Here’s the full transcript:
We know that our friends across the aisle are trying to mobilize some big free speech defense of Donald Trump here, which is just comical. Of course you have a right to say for example, “I think that the meeting of the House and the Senate in joint session to count Electoral College votes is a fraud or is taking away Donald Trump’s presidency.” You can say whatever you want, but the minute you actually try to obstruct the meeting of Congress, you crossed over from speech to conduct.
It’s like you can say, “I think the currency is phony and everybody should be allowed to make up their own money.” You can say that, but the minute that you start printing your own money, now you run afoul of the counterfeit laws, and it’s the exact same thing with the Electoral College. They can say, “Well, we don’t think that Joe Biden really won in these states,” even though every federal and state court rejected all of their claims of electoral fraud and corruption. The minute that they start manufacturing counterfeit electors and trying to have them substitute for the real electors that came through the federal and state legal process, at that point, they’ve crossed over from speech to conduct. I think the indictment is really tight in focusing just on the conduct.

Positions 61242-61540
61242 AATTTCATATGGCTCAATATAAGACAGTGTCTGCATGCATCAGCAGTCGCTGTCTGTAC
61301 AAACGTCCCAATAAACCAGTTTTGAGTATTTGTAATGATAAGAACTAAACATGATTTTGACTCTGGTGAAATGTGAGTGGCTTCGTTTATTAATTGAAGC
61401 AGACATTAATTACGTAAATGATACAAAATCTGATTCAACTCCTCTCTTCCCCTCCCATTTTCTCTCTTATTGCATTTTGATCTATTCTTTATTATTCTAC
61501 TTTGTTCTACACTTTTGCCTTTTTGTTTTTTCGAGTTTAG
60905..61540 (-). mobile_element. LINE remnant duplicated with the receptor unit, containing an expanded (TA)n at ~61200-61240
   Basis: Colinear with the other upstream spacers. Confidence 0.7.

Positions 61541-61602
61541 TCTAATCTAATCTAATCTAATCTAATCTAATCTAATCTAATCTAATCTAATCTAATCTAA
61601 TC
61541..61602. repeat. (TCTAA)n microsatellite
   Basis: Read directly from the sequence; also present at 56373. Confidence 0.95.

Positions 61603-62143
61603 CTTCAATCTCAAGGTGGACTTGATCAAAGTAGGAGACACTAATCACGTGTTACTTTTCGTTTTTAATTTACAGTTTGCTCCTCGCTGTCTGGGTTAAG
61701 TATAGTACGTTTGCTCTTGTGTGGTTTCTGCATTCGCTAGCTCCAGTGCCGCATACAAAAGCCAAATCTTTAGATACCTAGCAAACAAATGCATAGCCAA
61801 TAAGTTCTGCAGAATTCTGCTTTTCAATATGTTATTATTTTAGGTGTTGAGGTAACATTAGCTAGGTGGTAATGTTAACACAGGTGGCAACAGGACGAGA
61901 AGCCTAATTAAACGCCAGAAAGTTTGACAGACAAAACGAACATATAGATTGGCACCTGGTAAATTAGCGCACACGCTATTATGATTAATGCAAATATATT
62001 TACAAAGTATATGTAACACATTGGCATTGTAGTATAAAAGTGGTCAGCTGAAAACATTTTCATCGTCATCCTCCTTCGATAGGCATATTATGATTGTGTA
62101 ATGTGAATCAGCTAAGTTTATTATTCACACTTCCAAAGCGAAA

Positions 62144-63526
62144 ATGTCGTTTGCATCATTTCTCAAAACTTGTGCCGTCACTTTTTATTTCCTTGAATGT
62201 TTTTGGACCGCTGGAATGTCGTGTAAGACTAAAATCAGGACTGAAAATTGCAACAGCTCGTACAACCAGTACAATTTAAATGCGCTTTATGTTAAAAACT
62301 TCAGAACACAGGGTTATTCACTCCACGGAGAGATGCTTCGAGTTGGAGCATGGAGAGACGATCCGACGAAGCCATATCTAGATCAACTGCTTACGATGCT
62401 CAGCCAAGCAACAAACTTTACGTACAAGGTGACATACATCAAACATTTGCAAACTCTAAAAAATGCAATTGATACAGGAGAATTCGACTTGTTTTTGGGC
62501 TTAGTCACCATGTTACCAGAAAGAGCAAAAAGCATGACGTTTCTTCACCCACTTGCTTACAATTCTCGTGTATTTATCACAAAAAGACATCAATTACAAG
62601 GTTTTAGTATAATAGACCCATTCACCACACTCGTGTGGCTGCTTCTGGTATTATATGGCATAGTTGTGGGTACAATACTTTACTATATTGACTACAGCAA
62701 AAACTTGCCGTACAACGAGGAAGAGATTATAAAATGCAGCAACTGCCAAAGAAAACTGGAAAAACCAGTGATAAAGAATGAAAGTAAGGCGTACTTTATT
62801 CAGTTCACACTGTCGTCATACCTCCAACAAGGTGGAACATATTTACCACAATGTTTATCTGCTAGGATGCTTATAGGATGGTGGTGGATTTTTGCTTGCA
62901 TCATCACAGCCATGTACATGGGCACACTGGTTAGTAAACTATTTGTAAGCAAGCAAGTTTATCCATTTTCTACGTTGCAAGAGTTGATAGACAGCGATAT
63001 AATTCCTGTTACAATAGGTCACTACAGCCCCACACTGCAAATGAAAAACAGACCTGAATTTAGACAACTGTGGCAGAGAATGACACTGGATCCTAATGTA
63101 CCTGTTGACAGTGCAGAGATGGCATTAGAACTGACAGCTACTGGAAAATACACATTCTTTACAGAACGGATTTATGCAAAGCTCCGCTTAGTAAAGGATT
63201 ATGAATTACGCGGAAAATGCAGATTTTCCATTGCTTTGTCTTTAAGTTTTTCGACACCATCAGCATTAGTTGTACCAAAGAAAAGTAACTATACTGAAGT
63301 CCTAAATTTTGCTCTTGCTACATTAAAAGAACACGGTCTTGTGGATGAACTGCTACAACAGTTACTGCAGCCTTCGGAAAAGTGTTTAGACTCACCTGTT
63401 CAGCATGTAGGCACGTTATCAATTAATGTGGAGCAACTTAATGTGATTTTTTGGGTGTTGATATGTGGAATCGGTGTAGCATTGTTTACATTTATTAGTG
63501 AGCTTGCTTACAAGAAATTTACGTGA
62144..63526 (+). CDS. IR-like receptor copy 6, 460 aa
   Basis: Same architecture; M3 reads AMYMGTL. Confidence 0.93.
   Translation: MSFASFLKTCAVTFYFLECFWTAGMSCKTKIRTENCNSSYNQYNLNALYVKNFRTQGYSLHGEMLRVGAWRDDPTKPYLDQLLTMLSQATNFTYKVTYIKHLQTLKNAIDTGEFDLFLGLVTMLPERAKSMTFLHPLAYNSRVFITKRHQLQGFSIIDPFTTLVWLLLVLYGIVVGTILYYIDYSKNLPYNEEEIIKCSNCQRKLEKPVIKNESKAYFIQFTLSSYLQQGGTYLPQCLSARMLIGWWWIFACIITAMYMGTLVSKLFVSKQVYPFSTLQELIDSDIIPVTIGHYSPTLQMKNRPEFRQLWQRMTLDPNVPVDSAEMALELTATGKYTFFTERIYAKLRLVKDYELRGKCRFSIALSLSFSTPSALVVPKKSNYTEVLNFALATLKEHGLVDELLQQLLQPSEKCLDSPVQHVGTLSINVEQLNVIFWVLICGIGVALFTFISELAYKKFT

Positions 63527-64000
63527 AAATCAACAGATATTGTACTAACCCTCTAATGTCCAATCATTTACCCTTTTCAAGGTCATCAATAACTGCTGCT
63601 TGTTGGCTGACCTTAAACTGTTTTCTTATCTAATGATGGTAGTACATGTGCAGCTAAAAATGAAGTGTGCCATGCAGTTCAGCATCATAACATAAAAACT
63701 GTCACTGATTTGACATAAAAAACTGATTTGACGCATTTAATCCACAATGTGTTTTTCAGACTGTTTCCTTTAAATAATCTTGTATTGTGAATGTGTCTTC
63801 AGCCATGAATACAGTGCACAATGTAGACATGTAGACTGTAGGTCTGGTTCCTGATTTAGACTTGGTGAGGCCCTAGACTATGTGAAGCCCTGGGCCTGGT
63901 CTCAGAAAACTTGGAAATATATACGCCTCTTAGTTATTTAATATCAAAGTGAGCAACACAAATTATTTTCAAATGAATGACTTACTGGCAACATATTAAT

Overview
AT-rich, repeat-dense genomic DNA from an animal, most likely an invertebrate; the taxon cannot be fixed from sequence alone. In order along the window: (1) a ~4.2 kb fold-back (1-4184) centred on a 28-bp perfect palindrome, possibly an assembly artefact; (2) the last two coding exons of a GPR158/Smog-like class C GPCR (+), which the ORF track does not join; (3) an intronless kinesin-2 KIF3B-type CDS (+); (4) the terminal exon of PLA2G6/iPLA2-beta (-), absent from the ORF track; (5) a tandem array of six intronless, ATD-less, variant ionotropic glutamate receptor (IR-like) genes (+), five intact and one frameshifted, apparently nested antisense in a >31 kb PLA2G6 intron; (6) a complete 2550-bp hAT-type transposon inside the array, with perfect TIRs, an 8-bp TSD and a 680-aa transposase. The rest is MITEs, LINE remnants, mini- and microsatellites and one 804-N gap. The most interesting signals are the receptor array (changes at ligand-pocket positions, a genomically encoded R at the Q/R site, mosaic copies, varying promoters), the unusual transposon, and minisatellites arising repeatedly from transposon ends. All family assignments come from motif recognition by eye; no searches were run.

Conservatives cried about how the “woke” (whatever that means) “Barbie” movie would fail. It didn’t. In fact, the film has struck a chord with American and international audiences. Daily Kos writer Laura Clawson joins Markos to talk about the film and the implications of the Republican Party’s fixation on mythical culture wars, which is failing them in bigger and bigger ways every day.